Currently accepting graduate students & postdoctoral fellows
1. Regulation of Nuclear Transport, Gene Expression, and Cell Survival by Mammalian Target of Rapamycin (mTOR):
We recently characterized a protein complex containing mammalian target of rapamycin (mTOR) and the transcription factor STAT1. mTOR, an essential amino acids sensor, regulates the nuclear import and pro-apoptotic transcriptional activity of STAT1. Using in vitro and murine models, we study how mTOR responds to nutrient restriction by controlling specific nuclear import adapters, which then drive transcriptional programs for cellular apoptosis and acute lung injury. In addition, we are conducting phase II clinical trials to determine whether protein supplementation can reverse catabolism in critically ill patients, and whether we can leverage multi-omics analyses to develop biomarkers of nutrition.
2. Control of cell survival and metastasis in lymphangioleiomyomatosis (LAM):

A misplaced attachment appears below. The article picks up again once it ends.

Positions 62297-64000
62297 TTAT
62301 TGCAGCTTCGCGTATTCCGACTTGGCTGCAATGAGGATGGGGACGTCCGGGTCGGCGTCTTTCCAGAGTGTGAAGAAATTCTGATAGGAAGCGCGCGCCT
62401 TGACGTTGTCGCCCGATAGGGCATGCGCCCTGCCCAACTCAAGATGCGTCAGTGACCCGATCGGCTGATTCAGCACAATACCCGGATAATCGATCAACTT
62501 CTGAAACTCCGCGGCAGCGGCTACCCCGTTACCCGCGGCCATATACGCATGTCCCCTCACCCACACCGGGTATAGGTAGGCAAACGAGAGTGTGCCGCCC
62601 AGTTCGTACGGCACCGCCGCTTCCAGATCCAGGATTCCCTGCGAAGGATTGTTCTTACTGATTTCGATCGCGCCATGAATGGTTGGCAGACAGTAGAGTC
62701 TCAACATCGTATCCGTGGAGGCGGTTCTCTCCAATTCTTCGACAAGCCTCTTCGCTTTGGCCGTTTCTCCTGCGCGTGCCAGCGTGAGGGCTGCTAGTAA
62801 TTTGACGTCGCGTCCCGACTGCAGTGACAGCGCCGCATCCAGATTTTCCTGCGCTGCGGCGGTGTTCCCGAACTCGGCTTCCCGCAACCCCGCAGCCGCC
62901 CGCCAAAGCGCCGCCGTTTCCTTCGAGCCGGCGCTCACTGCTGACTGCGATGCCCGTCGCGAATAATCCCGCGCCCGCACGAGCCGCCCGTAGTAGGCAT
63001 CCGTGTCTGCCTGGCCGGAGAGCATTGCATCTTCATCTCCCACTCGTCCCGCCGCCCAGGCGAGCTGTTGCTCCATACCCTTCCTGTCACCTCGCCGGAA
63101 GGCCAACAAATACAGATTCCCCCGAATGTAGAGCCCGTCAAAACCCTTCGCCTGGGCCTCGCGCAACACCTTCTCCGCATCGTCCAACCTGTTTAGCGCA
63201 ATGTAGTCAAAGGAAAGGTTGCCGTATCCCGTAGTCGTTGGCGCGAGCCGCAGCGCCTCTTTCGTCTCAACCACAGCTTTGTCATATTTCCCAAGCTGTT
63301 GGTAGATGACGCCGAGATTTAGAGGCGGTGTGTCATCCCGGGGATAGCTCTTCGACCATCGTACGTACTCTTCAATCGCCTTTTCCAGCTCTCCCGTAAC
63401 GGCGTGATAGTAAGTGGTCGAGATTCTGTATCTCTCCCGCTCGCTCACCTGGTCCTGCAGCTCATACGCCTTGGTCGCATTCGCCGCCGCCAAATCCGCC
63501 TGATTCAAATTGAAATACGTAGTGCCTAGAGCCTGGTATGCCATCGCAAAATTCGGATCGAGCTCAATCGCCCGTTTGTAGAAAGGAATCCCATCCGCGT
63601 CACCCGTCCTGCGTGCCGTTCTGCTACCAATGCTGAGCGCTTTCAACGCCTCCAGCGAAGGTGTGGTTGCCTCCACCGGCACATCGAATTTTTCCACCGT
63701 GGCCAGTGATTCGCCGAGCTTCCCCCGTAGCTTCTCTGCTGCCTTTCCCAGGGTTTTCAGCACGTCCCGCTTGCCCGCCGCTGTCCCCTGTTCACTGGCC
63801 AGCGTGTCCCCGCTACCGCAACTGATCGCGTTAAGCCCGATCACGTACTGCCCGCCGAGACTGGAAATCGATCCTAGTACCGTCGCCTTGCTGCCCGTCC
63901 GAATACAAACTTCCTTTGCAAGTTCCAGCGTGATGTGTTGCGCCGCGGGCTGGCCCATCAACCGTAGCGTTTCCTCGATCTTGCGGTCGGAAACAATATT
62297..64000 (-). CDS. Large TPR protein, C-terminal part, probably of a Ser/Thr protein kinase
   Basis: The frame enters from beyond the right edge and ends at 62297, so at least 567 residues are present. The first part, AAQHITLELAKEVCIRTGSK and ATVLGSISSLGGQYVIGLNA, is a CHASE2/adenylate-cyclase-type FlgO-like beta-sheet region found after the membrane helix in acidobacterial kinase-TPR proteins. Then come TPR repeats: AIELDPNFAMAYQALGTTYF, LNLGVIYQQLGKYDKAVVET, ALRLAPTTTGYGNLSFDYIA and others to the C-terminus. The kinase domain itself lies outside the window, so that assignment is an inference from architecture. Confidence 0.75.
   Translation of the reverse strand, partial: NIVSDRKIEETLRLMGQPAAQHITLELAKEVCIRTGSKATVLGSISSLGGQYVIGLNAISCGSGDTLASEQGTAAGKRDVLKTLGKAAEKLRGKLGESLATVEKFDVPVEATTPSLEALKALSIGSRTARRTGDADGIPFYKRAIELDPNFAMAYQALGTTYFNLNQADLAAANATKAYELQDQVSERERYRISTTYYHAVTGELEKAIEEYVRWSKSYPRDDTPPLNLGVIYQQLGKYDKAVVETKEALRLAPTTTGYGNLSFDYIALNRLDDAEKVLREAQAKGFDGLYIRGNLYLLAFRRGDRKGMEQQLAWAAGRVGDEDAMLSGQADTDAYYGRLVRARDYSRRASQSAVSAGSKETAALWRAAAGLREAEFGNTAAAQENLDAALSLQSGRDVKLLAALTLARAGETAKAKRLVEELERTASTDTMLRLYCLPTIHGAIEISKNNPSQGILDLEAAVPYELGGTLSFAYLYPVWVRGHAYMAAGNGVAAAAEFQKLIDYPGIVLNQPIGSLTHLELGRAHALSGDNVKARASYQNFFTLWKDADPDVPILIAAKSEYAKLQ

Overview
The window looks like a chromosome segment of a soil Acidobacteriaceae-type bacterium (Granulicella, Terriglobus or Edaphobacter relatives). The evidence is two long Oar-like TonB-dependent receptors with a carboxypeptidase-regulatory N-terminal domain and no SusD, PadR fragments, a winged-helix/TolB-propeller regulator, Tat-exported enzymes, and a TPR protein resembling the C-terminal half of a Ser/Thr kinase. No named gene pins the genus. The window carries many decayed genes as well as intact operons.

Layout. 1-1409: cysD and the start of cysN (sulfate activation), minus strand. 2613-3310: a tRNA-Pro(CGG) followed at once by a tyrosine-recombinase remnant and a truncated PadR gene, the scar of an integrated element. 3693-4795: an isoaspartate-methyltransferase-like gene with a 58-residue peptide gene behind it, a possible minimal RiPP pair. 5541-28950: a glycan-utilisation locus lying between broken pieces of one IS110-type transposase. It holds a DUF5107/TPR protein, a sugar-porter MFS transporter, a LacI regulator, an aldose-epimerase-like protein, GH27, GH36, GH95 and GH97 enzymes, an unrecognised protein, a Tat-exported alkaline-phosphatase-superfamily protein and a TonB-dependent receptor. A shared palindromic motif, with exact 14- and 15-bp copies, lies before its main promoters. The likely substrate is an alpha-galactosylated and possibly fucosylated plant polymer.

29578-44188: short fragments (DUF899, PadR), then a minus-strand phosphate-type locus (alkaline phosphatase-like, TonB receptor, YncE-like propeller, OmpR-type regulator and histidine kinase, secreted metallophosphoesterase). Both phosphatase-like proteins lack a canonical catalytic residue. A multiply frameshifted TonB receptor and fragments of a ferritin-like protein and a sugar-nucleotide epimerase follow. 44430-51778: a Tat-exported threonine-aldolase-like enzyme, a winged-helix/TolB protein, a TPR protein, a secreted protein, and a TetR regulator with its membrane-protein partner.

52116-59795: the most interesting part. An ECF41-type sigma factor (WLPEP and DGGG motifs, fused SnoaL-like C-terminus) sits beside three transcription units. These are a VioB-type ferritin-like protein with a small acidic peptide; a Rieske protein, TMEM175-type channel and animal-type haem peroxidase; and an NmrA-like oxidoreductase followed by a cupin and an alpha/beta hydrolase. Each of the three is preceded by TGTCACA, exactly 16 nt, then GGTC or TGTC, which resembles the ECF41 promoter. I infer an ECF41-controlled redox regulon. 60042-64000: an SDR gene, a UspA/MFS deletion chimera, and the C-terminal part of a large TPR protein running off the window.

Loss of the TSC2 gene and increased mTOR activity plays an important role in LAM. I study mechanisms by which the abnormal cells (LAM cells) that cause LAM tumours in the lung grow and metastasize. We are currently working with induced pluripotent stem cells to better understand the ‘cell of origin’ in LAM, and how it adopts cancer-like properties. Our current projects focus on the mechanisms by which loss of TSC2 causes oncogenic G-protein coupled receptor signaling. The intent is to better understand how to cure LAM or prevent its clinical progression, and to develop novel therapies for this devastating disease.
RI-MUHC, Block E
1001 Decarie Blvd.
Montreal QC H4A 3J1
Tel: 514-934-1934 Ext. 36015 (lab)
Tel: 514-934-1934 Ext. 35251(office)
Tel: 514-934-1934 Ext. 76172 (admin)
Education & Training
BSc (Physiol hon), McGill, 1988
MDCM, McGill, 1992